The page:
Exploiting the edge from historical market patterns. Once again, the comments to recent posts have been most enlightening. The topic for the present post came from a penetrating set of questions asked by NQ Trader in response to my "Wonderland" post. NQ Trader was asking an epistemological question: How do we know that results aren't merely the result of chance?
It seems to me that there are two answers to that question: Such an approach is most commonly seen in the development and testing of mechanical trading system with such software as TradeStation. The definition of edge is thus historically based. True, the future may not mirror the past, and care must be taken to not curve-fit historical tests. Still, the backtesting of patterns over market history has led to significant profits for a variety of quantitative funds. The discretionary trader, by definition, is not relying upon fixed signals for trading decisions.
Instead, he or she is reading market patterns from experience and acting accordingly. The edge of the successful discretionary trader is something akin to the edge of a highly successful athlete: When we analyze a discretionary trader's results, we can see if the trader differs from chance in terms of the proportion of winning trades, the earning of profits, etc.
For a trader who makes, say, trades, we can even conduct simulations and determine the probability that a random series of trades would achieve or exceed that trader's results. Indeed, by treating the discretionary trader as if he or she was a trading system, we can analyze results and identify an edge.
Speaking solely for myself and my own trading, I occupy a space somewhat between these two definitions of edge. I investigate historical patterns in the markets and factor those into my decision making. Ultimately, however, this factoring is discretionary and my decisions to enter and exit trades are made on a discretionary basis as unfolding market conditions dictate.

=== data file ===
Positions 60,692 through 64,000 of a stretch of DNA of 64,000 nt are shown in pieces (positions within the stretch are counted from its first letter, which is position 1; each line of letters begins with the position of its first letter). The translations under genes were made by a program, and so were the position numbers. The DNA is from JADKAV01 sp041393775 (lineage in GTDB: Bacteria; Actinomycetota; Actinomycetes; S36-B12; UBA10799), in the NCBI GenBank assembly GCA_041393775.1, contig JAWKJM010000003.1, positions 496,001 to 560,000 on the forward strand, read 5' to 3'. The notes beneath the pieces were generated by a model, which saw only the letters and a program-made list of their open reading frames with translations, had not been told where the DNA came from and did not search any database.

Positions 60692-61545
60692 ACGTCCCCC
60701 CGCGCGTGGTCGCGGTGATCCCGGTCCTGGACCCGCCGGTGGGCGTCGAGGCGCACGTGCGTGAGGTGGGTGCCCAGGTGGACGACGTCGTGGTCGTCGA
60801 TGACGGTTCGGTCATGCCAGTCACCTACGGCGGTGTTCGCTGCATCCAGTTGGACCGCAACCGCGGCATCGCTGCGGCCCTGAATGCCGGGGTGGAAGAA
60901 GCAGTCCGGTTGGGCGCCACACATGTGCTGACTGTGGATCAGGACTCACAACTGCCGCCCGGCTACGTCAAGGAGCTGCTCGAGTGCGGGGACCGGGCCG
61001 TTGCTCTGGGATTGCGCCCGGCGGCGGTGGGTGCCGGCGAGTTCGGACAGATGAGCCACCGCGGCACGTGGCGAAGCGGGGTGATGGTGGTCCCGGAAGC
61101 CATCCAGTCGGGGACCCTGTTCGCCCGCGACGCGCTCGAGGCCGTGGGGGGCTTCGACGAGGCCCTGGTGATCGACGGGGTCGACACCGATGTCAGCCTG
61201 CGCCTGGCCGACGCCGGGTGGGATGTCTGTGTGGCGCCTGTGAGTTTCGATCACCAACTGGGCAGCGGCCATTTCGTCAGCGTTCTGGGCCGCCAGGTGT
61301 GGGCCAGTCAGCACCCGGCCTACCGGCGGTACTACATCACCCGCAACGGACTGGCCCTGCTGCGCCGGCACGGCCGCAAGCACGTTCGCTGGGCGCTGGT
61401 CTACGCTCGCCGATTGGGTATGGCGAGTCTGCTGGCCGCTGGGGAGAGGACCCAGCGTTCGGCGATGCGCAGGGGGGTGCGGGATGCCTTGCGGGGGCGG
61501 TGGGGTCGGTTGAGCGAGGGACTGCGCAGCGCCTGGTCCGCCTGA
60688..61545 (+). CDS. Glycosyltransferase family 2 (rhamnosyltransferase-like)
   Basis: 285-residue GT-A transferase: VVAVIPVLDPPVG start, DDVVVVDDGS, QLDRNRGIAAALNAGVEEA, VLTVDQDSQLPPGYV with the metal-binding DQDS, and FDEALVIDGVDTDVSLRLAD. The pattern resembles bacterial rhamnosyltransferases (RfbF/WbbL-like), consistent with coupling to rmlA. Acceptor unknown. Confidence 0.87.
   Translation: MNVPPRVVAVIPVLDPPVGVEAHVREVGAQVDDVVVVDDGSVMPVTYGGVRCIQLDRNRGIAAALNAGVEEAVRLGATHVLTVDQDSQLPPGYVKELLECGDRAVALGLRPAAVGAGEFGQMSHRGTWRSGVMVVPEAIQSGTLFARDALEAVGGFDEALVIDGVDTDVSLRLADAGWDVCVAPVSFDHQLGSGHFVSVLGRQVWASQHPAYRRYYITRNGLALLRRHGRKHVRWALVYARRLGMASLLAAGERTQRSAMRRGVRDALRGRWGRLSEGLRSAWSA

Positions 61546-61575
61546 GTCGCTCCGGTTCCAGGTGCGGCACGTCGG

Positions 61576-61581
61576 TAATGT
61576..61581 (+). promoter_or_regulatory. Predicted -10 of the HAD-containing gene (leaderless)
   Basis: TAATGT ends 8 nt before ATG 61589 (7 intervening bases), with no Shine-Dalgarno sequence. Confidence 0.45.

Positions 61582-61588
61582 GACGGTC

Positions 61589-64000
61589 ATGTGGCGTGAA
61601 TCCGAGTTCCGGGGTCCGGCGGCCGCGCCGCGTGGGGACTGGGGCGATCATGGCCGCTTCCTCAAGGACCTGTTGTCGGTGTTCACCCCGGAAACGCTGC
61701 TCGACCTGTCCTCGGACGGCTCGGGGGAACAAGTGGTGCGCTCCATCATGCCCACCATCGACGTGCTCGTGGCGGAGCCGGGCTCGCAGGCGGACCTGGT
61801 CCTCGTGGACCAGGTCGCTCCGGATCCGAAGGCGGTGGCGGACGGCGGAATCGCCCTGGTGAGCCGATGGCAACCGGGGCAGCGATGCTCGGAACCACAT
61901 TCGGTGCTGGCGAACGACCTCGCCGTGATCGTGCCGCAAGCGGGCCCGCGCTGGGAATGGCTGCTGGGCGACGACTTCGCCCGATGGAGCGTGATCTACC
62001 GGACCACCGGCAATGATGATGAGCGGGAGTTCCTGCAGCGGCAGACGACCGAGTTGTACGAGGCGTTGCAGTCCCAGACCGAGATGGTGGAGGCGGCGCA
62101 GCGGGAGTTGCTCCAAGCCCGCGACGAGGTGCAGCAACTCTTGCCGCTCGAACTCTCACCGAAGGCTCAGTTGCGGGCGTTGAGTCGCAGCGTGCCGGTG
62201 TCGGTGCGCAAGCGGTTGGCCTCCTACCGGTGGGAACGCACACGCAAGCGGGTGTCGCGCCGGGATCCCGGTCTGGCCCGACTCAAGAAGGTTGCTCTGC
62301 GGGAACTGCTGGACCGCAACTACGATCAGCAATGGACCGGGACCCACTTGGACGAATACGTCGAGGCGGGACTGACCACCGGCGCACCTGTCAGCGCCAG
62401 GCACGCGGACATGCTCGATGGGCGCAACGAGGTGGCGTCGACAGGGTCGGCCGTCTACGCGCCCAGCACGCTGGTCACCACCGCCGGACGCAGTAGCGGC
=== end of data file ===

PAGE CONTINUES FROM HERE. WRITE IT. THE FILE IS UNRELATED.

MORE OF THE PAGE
Let's take an example from the current market: I tend to seek patterns with an edge by asking myself: On Monday, for example, we made an inside day. The day after the inside day, SPY averaged a loss of -. That's notably weaker than the average one-day gain of. What happens, however, when the inside day follows a strong up day as is the recent case?
It turns out that there have been 31 occasions since in which an inside day has followed a daily rise in SPY of over. The next day, SPY has averaged a loss of -. That is quite a negative skew which can be formally established with the use of statistical tests.
When I find patterns such as this--particularly multiple patterns pointing in the same direction--that provides a framework for thinking about the next day's trade. I then wait for the market open and see how the market is trading relative to value, how traders are hitting bids and lifting offers, etc. If I see signs of early weakness--buying that cannot, say, move the market above its overnight highs--I will act upon the historical pattern and try to profit from the edge.
I may feel confident in my reading of the current day's trading patterns, and I may feel confident in the historical pattern I'm leaning on. Ultimately, however, the arbiter of whether or not I possess an edge lies in my trading results. What is the likelihood that those results could have been obtained randomly? That, it seems to me, is the gold standard. If my results are consistent with those achievable by chance, then either I'm trading methods and patterns without an edge or my execution is erasing the edge contained within my methods and patterns.
In other words, we either have a logical problem no edge to our methods or a psychological one inability to capitalize on an existing edge.
In the end, edge boils down to non-randomness , whether we're testing historical patterns or present market performance--and whether we're testing mechanical systems or discretionary traders. Historical Patterns as a Heads Up in Trading. Posted by Brett Steenbarger, Ph. Newer Post Older Post Home. About Me Brett Steenbarger, Ph. As a performance coach for portfolio managers and traders at financial organizations, I am also interested in performance enhancement among traders, drawing upon research from expert performers in various fields.
I took a leave from blogging starting May, due to my role at a global macro hedge fund. Blogging resumed in February, , along with regular posting to Twitter and StockTwits steenbab. I don't offer coaching for individual traders, but welcome questions and comments at steenbab at aol dot com. View my complete profile. Subscribe To Posts Atom. Twitter Trader follow me on Twitter. Are We Past the Bull Peak? Weekly New Highs and Lows: The Stock Market's Rece Big Down Day in the Stock Market: Emotional Resilience in Trading: Emotional Balance in Trading Surface vs.
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